In this article, Unleashed has looked at the recent Spiceworks report on the State of IT for 2016 and picked out the highlights for your perusal, to hopefully inform your IT strategy solutions for the coming year.

What do we think IT departments will be spending their money on in the next financial year?

  1. Despite most companies doing well in 2015 the IT Spend for 2016 will be pretty static.
  2. The move to reduce IT staff over the last few years will continue, this means you will need to more with less.
  3. Security attacks are on the rise, but your security budget will stay the same, meaning companies are not prone to invest in IT Security.
  4. EOL (End of life) technology will strongly influence what companies spend in 2016.

What hardware will you be spending your money on?

  1. 20% of your budget will be spend on Desktops making this the top for the second year running.
  2. 19% – Servers
  3. 16% – Laptops
  4. 10% – Networking
  5. 6% – External Storage
  6. 6% – Tablets and mobiles.

What software will you be buying?

  1. 15% – Virtualisation
  2. 15% – Operating Systems (i.e. Windows 2012)
  3. 15% – productivity software (i.e. Office 2016)
  4. 10% – CRM/ERP products
  5. 10% – Backup and DR
  6. 10% – Database software (i.e. SQL)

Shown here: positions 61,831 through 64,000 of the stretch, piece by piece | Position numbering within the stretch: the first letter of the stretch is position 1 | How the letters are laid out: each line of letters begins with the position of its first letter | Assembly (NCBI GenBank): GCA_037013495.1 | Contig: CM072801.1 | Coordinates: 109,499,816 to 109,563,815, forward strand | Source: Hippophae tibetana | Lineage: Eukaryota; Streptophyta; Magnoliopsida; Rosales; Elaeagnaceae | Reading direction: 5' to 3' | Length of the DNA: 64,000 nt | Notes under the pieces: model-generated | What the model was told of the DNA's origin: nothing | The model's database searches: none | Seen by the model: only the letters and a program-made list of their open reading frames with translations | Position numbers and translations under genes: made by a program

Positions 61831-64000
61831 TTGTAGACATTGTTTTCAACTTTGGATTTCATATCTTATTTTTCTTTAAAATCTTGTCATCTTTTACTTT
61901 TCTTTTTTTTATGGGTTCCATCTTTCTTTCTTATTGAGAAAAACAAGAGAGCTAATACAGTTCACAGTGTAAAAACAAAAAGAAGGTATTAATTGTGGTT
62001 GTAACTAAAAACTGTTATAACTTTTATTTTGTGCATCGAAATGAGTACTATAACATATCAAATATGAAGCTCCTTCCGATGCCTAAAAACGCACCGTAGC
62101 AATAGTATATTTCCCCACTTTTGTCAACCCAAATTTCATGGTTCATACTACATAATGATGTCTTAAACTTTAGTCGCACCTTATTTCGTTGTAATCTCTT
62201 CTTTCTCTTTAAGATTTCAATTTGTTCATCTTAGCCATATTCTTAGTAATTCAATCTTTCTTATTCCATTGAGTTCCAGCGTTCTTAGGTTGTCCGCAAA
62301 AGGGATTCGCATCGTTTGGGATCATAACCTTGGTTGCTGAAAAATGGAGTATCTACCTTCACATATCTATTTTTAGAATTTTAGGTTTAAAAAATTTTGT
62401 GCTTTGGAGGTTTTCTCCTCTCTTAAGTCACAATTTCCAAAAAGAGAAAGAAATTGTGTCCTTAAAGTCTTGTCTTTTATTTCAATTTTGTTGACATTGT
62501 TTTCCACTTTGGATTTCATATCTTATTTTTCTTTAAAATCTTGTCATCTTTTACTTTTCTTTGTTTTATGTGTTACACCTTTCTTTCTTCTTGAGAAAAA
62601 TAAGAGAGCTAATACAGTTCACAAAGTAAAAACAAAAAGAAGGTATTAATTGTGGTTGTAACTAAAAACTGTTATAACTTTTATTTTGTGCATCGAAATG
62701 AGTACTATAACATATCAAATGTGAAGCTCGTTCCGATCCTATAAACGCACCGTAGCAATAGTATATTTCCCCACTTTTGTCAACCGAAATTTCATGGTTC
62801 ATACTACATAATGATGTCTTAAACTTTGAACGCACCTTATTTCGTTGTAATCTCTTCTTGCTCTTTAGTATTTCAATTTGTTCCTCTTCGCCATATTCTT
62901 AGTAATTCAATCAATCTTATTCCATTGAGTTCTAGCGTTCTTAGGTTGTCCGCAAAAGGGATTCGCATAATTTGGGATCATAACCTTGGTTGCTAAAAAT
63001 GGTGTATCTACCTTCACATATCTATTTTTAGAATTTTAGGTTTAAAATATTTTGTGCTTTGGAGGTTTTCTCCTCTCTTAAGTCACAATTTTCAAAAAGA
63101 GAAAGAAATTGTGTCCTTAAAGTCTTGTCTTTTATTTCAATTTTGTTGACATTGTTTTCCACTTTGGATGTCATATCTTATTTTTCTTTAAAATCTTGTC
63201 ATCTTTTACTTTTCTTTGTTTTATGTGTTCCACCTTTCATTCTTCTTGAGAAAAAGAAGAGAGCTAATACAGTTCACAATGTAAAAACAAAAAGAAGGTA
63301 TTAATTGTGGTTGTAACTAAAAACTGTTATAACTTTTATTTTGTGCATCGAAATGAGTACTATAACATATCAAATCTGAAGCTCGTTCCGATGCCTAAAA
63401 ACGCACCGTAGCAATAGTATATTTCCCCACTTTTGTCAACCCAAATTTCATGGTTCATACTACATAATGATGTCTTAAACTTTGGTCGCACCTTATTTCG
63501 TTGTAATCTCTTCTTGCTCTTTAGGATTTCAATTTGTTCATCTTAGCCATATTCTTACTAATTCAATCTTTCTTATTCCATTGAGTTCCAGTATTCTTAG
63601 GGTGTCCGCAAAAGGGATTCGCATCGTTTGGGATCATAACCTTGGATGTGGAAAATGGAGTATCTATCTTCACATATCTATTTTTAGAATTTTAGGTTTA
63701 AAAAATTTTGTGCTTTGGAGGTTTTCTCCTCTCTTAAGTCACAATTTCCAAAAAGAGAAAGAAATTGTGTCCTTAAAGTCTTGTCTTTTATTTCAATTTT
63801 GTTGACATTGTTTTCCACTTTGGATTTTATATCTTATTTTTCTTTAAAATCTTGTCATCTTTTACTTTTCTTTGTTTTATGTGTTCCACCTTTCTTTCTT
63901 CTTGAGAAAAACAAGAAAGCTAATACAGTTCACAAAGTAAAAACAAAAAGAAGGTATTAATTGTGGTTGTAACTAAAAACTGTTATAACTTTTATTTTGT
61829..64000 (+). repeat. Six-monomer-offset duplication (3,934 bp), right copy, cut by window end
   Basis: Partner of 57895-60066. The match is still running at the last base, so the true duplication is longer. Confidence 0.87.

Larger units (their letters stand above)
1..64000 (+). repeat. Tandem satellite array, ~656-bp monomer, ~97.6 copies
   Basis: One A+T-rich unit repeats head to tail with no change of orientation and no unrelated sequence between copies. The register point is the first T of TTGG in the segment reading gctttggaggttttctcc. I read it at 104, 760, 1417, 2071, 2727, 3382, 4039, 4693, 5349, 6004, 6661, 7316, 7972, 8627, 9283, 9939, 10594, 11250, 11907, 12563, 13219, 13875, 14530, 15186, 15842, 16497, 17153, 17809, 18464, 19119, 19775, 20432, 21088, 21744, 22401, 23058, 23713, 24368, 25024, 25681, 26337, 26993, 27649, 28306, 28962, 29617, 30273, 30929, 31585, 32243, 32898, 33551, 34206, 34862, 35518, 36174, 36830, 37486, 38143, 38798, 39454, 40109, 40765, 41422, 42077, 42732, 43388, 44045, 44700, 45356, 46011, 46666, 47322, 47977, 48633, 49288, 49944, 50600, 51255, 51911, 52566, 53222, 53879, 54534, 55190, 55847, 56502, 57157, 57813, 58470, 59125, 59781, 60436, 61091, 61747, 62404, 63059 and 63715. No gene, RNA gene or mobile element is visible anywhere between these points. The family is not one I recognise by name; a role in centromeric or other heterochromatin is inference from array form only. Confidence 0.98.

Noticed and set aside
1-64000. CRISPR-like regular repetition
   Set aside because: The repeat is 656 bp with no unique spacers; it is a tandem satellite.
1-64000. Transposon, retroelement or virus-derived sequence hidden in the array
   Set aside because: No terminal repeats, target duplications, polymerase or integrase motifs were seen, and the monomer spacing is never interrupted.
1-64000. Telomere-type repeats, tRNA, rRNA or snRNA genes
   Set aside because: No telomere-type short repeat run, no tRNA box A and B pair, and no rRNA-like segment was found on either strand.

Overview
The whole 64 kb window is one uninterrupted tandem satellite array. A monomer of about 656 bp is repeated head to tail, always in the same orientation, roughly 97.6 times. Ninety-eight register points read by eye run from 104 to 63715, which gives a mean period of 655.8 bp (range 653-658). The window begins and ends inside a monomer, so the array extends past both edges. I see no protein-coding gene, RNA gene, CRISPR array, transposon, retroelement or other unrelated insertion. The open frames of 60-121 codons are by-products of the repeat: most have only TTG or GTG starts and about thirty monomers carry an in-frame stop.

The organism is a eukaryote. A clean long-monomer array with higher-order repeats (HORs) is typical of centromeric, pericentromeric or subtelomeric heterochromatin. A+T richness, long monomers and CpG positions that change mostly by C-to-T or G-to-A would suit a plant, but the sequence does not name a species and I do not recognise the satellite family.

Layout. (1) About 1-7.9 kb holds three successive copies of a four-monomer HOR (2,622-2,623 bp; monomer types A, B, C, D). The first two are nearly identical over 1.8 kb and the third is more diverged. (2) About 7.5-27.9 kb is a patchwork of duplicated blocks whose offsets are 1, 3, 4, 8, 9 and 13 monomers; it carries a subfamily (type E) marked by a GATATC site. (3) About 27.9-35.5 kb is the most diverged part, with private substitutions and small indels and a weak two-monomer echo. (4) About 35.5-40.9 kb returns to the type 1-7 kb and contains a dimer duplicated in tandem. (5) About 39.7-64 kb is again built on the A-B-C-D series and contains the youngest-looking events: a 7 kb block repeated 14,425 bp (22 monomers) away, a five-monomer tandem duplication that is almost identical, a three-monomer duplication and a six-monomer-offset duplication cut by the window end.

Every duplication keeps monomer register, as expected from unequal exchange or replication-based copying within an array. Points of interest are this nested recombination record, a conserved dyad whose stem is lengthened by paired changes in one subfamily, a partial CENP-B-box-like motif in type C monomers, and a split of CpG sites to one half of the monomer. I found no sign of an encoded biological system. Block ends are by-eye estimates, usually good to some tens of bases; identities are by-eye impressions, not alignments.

7. 9% – Security

For those of you that outsource your IT services…

  1. 19% – IT Managed Services
  2. 14% – Connectivity (i.e. Internet)
  3. 13% – Hosting
  4. 13% – IT Consultancy
  5. 13% – Storage/Backup and Archiving
  6. 10% – Email and Collaboration
  7. 5% – Communications
  8. 4% – Mobile phones


Unleashed believe there are some interesting conclusions to be had from this report and if it’s is true to form then businesses are neglecting two very important factors. The first one is security; you ignore this at your peril. If you fail to invest then you will have problems. The second is on storage and backup. Data is growing at an alarming rate; you have to be prepared and budget accordingly or it will come back to bite you.

But one thing we do agree on in this report that the standard phrase throughout IT appears to be “if it aint broke, don’t fix it.”